As spring approaches, photosynthesis will gather pace. It is the miraculous process by which green plants weave sunlight together with water and carbon dioxide to make the carbohydrates and starches that form the basic food supply for all living things. Scientists still do not fully understand how it works. In the BBC 4 television programme, ‘Botany: a Blooming History’, Timothy Walker explained that scientists are trying to mimic photosynthesis in the lab, with the aim of creating new kinds of clean fuels. The plant world is truly amazing – so visit New Lanark Roof Garden and be inspired!
In flower in February – Snowdrops (Galanthus nivalis).
Thus Robert Burns in 1785 described an autumn gale in his poem, The Cotter’s Saturday Night. In fact, November 2011 began with fine weather, but the effect of the wind is an important design consideration for any roof garden. The lovely Switch Grass (Panicum Virgatum) ‘Heavy Metal’, for example, was chosen for New Lanark Roof Garden because it can withstand windy conditions.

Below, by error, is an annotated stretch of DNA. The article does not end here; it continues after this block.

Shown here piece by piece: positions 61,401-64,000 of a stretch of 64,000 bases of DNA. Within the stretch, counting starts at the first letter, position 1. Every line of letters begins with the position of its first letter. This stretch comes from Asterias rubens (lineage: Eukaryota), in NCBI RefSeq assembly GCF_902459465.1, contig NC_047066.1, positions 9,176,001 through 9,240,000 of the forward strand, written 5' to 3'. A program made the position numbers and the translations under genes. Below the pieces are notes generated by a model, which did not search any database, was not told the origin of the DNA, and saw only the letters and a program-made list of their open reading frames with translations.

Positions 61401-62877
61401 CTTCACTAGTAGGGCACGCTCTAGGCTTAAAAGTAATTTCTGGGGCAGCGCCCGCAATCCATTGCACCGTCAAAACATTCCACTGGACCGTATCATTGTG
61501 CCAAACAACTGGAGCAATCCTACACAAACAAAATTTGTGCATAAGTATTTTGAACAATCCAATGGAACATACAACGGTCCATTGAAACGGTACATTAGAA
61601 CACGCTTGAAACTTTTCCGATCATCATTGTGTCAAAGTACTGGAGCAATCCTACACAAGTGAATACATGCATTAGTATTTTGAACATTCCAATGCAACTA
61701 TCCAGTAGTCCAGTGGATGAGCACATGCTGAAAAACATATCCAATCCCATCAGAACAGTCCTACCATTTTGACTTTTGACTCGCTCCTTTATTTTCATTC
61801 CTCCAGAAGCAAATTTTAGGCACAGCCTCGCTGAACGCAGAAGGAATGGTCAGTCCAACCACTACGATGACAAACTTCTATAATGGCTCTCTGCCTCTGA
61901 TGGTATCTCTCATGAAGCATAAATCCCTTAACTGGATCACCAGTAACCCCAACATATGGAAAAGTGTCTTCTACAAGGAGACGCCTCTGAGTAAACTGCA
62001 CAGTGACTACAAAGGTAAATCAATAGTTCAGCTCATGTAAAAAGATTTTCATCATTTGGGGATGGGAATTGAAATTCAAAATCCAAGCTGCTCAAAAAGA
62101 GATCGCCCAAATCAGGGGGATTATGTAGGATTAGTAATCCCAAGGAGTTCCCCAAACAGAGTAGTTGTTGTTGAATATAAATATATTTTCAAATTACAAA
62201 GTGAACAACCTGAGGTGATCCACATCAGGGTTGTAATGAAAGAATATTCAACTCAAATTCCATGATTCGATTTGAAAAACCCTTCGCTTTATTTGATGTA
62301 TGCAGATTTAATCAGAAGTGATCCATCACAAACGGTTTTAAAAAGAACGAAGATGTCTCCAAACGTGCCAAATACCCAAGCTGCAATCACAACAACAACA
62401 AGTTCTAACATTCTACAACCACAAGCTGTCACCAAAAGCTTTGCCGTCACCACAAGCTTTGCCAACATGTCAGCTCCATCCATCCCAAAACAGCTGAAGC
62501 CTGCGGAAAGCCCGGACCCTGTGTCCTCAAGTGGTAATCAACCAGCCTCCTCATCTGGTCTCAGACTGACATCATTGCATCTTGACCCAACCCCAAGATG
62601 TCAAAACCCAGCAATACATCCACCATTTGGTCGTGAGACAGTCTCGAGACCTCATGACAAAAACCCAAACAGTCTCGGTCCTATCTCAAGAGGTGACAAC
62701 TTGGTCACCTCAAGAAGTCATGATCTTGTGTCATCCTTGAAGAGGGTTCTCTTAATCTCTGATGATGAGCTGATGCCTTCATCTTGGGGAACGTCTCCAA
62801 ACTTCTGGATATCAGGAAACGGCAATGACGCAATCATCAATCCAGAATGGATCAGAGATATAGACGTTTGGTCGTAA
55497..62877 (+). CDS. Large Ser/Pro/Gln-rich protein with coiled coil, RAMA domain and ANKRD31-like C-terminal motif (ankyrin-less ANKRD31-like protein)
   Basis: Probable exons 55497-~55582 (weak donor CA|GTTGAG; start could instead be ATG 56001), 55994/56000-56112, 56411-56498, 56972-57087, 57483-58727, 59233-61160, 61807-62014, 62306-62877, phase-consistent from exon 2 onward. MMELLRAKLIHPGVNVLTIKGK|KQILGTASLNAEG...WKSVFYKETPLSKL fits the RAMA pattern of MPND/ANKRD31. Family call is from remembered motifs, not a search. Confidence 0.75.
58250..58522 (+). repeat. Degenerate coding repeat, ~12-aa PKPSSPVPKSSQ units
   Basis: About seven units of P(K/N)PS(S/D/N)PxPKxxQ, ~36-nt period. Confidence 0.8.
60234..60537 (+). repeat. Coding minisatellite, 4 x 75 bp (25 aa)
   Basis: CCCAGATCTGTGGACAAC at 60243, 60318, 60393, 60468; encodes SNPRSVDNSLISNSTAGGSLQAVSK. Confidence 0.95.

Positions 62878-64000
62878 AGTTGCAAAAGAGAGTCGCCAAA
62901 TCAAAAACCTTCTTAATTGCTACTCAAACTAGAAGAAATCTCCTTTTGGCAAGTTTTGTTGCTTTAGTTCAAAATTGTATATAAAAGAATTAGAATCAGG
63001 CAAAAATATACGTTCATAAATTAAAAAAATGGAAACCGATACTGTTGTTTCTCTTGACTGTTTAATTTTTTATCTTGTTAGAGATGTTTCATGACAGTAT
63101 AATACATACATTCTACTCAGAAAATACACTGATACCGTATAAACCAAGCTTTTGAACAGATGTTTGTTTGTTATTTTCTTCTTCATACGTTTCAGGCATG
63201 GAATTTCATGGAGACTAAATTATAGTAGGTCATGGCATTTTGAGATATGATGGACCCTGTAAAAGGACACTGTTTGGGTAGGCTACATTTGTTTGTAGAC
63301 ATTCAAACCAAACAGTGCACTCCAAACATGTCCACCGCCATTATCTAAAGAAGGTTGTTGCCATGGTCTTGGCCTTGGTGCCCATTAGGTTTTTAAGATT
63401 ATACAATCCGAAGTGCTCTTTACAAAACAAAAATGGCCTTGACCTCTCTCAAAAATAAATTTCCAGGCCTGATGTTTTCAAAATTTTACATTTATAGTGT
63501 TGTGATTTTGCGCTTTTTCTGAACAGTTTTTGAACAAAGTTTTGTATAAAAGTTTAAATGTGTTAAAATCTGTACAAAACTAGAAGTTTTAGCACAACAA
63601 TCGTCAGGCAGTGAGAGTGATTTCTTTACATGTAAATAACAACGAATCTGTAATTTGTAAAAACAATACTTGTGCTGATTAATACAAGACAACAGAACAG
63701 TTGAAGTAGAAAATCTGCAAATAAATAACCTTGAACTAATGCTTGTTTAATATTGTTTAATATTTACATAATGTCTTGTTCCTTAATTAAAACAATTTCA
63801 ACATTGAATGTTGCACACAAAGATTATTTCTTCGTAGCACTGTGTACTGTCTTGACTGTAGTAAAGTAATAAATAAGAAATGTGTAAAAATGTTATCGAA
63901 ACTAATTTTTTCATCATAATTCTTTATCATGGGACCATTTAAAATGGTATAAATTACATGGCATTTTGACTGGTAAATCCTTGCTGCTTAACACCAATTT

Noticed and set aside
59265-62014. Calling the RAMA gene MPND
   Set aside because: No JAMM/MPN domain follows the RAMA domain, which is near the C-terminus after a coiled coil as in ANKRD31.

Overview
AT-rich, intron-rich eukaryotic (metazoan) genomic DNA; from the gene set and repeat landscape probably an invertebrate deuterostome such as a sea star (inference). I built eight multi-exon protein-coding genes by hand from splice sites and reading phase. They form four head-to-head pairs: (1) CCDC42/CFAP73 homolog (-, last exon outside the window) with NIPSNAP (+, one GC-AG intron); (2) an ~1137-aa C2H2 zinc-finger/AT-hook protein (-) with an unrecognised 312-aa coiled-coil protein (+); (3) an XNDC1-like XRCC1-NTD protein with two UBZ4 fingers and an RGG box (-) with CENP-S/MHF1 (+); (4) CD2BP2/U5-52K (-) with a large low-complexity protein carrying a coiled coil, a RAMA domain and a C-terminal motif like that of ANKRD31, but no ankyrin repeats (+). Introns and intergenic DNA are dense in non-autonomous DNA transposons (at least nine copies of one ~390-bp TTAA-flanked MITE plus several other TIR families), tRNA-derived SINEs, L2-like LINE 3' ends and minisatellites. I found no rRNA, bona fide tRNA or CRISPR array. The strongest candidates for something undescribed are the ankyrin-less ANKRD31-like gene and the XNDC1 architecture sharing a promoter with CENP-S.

Another strong plant, the stately Cardoon (Cynara cardunculus) flowered late with big, purple, thistle-like blooms. Related to the artichoke, cardoon was popular as a vegetable in Victorian times. Rudbeckia’s star-shaped daisy heads add a splash of bright yellow against the muted autumn colours.
A robin has been foraging in the flowerbeds and singing his half-wistful song in the trees outside New Lanark Roof Garden. And from the valley comes the low growl of the River Clyde in spate.
In flower in November – Japanese anemones, Rudbeckia ‘Herbstonne’, cardoon.
New Lanark Roof Garden is now bursting with an amazing variety of seed pods. Waving like hair in the wind are the white seedheads of Feather Grass (Stipa tenuissima). Geranium seed cases look like tiny stork’s bills, while Clematis produces fluffy white seeds that disperse into the air like dandelion clocks.
In flower in October – Japanese anemone ‘Honorine Jobert’, penstemon ‘Amelia Jane’, liatris spicata, rudbeckia ‘Herbstonne’, purple anemones, astilbe, great burnet, heather ‘Silver Knight’.